A restored commuter train station, a Canadian government building, and a century-old Italian Neo-Renaissance Revival style courthouse are among the architectural projects honored by the Copper Development Association.

The CDA, in collaboration with the Canadian Copper & Brass Development Association, announced the recipients of the 2009 North American Copper in Architecture Awards program.

Projects with copper elements and designs were selected from two categories: restoration and renovation, and new construction.

The awards for restoration and renovation included the Hoboken Terminal in Hoboken, N.J. The architect on the project was Beyer Blinder Belle Architects & Planners LLP of New York, while Schtiller & Plevy Inc. of Newark, N.J., were the contractors on the job.

Other restoration projects honored included the St. Patrick’s Basilica in Montreal; the Onondaga County Courthouse in Syracuse, N.Y.; and the New Brunswick Legislature Assembly Building in Fredericton, New Brunswick.

The awards for new construction included a residence in Lake Tahoe, Nev., called Wovoka; the Richmond Center for Visual Arts at Western Michigan University in Kalamazoo, Mich.; The Arrabelle Resort at Vail Square in Vail, Colo.; the Colorado College Cornerstone Arts Center in Colorado Springs, Colo.; the Grey-Bruce Health Centre in Owen Sound, Ontario; Glendale Community College Life Sciences in Glendale, Ariz.; Blessings Golf Clubhouse and Fred and Mary Smith Razorback golf facility in Johnson, Ark.; and the Douglass-Truth Branch of the Seattle Public Library.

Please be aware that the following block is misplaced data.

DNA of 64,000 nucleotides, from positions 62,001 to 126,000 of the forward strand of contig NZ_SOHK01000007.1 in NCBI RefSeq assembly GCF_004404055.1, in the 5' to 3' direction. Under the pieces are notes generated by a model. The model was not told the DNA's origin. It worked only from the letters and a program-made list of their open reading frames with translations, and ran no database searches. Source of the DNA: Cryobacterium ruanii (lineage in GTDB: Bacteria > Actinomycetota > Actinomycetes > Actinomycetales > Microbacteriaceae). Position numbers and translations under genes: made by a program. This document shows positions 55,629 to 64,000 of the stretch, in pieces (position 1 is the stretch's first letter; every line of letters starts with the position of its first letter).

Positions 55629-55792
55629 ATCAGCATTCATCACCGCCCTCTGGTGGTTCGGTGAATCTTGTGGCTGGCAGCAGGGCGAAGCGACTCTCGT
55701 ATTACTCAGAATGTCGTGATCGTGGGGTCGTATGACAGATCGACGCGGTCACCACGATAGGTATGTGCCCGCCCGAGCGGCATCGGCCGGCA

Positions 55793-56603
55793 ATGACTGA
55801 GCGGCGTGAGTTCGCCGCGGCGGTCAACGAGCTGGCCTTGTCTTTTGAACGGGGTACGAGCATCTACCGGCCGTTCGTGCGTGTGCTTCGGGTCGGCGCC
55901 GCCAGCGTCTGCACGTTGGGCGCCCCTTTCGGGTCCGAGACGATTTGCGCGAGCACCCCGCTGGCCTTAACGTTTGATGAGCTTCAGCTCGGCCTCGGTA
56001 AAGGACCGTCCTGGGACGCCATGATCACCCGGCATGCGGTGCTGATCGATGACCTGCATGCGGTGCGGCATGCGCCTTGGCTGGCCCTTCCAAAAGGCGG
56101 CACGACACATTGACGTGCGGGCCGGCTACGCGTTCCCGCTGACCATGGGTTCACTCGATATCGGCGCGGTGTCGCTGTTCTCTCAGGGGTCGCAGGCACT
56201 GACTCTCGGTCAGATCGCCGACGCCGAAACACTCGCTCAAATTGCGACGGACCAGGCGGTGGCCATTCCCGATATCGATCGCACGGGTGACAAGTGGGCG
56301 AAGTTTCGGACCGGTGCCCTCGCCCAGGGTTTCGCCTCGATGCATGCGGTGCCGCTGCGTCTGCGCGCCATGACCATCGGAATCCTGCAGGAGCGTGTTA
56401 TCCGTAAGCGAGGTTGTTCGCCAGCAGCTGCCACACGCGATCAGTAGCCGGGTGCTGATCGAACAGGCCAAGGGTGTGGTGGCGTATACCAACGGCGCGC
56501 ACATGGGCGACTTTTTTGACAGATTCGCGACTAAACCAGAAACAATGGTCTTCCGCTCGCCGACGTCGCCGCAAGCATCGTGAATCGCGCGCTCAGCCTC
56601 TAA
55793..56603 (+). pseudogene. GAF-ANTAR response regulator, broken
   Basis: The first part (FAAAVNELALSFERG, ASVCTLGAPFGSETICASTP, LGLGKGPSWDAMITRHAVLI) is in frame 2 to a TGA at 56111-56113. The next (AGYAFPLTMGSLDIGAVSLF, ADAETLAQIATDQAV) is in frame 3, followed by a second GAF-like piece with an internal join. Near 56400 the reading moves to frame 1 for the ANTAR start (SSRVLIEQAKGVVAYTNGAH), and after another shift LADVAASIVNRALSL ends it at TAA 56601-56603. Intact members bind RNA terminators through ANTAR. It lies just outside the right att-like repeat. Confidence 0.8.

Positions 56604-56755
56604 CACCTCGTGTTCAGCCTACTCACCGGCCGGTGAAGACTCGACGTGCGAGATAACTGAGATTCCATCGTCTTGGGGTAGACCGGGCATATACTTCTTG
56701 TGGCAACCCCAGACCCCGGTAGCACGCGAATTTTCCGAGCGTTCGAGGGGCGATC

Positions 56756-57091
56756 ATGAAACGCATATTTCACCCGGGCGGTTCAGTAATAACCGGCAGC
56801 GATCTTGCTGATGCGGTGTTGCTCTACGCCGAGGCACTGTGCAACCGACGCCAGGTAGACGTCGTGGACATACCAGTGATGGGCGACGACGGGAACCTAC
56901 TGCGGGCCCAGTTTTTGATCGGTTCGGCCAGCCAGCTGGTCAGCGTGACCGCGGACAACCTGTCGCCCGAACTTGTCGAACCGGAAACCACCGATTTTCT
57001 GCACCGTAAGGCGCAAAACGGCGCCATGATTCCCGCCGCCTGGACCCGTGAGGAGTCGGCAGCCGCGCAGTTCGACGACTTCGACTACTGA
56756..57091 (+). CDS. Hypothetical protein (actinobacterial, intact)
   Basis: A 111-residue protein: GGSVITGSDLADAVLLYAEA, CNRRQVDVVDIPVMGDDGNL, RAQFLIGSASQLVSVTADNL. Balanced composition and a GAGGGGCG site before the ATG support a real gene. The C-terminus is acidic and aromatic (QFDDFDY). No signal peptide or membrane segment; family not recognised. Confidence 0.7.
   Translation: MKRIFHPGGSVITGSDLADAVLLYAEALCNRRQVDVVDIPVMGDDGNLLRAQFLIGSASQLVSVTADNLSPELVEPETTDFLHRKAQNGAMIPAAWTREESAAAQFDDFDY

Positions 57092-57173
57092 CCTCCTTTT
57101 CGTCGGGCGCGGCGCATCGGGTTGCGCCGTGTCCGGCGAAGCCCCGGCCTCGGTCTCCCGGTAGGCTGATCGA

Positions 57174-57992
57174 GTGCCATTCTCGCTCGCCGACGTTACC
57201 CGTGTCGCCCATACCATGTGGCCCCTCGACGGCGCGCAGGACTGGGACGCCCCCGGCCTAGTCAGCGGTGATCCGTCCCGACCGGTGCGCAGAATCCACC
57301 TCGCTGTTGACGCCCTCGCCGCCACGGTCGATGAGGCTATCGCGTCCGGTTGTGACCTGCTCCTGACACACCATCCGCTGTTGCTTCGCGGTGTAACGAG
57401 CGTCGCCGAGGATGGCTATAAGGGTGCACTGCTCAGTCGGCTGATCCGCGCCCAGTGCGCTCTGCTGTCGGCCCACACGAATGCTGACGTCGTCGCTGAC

A panel of judges from the architectural and copper industry evaluated this year’s nominees. The association said that awards were given to projects representing “excellence in the use of copper in the built environment.”

The recipients of the 2009 award program were selected based on overall building design, integration of copper systems, craft of copper installation, and excellence in innovation or historic restoration.

Andy Kireta Jr., CDA’s vice president for building construction, was pleased by the number of submissions this year’s award program garnered.

“We continue to see copper being used in various building projects throughout North America because of its durability, longevity and lasting beauty,” Kireta said. “We received so many great entries that it made judging this year’s awards program a difficult task. We’re proud that copper remains the metal of choice by architects in new building construction and renovation, in both interior and exterior applications.”

The CDA and CCBDA are now accepting entries for the 2010 North American Copper in Architecture Awards. The deadline is Jan. 31, 2010. To submit your project, visitwww.copper.org/applications/architecture/awards/submit.html.